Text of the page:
Purpose Rib fractures following thoracic trauma are frequently encountered injuries and associated with a significant morbidity and mortality. The aim of this study was to provide current data on the epidemiology, in-hospital outcomes and 30-day mortality of rib fractures, and to evaluate these results for different subgroups. Methods A nationwide retrospective cohort study was performed with the use of the Dutch Trauma Registry which covers 99% of the acutely admitted Dutch trauma population. All patients aged 18 years and older admitted to the hospital between January 2015 and December 2017 with one or more rib fractures were included. Incidence rates were calculated using demographic data from the Dutch Population Register. Subgroup analyses were performed for flail chest, polytrauma, primary thoracic trauma, and elderly patients. Results A total of 14,850 patients were admitted between 2015 and 2017 with one or more rib fractures, which was 6.0% of all trauma patients. Of these, 573 (3.9%) patients had a flail chest, 4438 (29.9%) were polytrauma patients, 9273 (63.4%) were patients with primary thoracic trauma, and 6663 (44.9%) were elderly patients. The incidence rate of patients with rib fractures for the entire cohort was 29 per 100.000 person-years. The overall 30-day mortality was 6.9% (n = 1208) with higher rates observed in flail chest (11.9%), polytrauma (14.8%), and elderly patients (11.7%). The median hospital length of stay was 6 days (IQR, 3-11) and 37.3% were admitted to the intensive care unit (ICU). Conclusions Rib fractures are a relevant and frequently occurring problem among the trauma population. Subgroup analyses showed that there is a substantial heterogeneity among patients with rib fractures with considerable differences regarding the epidemiology, in-hospital outcomes, and 30-day mortality.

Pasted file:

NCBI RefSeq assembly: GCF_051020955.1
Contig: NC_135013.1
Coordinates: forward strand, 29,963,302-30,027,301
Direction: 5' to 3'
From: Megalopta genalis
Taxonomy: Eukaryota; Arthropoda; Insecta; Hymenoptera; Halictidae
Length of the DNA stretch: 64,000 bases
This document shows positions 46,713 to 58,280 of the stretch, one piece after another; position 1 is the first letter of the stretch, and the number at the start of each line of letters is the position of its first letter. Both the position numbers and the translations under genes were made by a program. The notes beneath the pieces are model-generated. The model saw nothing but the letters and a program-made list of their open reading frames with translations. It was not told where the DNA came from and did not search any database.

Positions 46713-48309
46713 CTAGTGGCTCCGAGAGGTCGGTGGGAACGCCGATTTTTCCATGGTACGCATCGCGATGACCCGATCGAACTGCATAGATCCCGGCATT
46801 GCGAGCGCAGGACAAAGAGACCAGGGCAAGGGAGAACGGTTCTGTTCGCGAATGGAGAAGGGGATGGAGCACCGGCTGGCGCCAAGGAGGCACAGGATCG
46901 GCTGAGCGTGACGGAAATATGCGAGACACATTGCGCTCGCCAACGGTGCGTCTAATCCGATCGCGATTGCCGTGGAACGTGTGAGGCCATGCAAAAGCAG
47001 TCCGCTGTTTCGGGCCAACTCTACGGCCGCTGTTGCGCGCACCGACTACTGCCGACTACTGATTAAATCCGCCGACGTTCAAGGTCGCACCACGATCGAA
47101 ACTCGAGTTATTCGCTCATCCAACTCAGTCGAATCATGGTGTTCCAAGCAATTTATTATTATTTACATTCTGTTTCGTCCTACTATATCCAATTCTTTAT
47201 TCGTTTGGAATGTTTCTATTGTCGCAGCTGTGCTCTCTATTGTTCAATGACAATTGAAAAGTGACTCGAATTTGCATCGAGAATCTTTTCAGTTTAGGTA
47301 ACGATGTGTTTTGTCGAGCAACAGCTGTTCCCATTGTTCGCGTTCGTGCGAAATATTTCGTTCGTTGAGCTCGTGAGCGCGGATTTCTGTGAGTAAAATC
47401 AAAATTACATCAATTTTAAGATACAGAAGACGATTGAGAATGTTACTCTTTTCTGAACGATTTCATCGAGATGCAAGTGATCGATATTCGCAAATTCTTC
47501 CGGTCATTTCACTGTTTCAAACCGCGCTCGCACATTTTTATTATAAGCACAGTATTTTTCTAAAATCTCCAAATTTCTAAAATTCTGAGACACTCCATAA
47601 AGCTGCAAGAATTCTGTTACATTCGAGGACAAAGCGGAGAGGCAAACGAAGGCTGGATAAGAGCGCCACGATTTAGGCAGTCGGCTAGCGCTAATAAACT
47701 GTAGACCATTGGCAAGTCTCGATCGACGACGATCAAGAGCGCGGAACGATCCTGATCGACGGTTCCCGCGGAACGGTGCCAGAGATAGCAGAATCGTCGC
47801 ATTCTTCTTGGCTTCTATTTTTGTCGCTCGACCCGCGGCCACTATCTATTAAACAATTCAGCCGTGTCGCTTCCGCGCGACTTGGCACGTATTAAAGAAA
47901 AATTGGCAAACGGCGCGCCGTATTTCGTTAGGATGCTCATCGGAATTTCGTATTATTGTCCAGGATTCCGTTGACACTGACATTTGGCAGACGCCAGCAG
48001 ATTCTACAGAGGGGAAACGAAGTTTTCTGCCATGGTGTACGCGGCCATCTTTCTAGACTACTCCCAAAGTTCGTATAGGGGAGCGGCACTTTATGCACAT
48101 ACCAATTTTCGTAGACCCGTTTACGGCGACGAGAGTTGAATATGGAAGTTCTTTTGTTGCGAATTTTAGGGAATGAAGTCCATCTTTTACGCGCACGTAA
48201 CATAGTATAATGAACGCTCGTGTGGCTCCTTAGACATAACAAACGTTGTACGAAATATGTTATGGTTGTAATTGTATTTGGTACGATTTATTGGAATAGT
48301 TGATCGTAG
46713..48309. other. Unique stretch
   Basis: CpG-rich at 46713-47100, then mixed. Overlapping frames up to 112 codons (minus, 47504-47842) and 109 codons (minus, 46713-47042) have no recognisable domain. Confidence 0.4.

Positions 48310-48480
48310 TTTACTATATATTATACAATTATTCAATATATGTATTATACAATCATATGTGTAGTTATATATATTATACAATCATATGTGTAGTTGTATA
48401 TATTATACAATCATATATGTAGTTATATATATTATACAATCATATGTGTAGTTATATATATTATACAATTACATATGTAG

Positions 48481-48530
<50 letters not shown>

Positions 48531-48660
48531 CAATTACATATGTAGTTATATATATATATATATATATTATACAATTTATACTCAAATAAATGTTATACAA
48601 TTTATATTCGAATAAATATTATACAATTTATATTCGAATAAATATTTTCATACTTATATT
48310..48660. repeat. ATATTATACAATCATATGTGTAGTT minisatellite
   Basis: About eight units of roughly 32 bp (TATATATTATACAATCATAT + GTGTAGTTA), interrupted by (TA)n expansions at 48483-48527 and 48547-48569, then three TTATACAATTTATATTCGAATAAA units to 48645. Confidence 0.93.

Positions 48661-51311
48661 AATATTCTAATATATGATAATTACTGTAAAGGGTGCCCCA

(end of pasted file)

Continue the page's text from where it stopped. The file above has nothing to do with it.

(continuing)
- Rib fractures
- I TRAUMA CENTER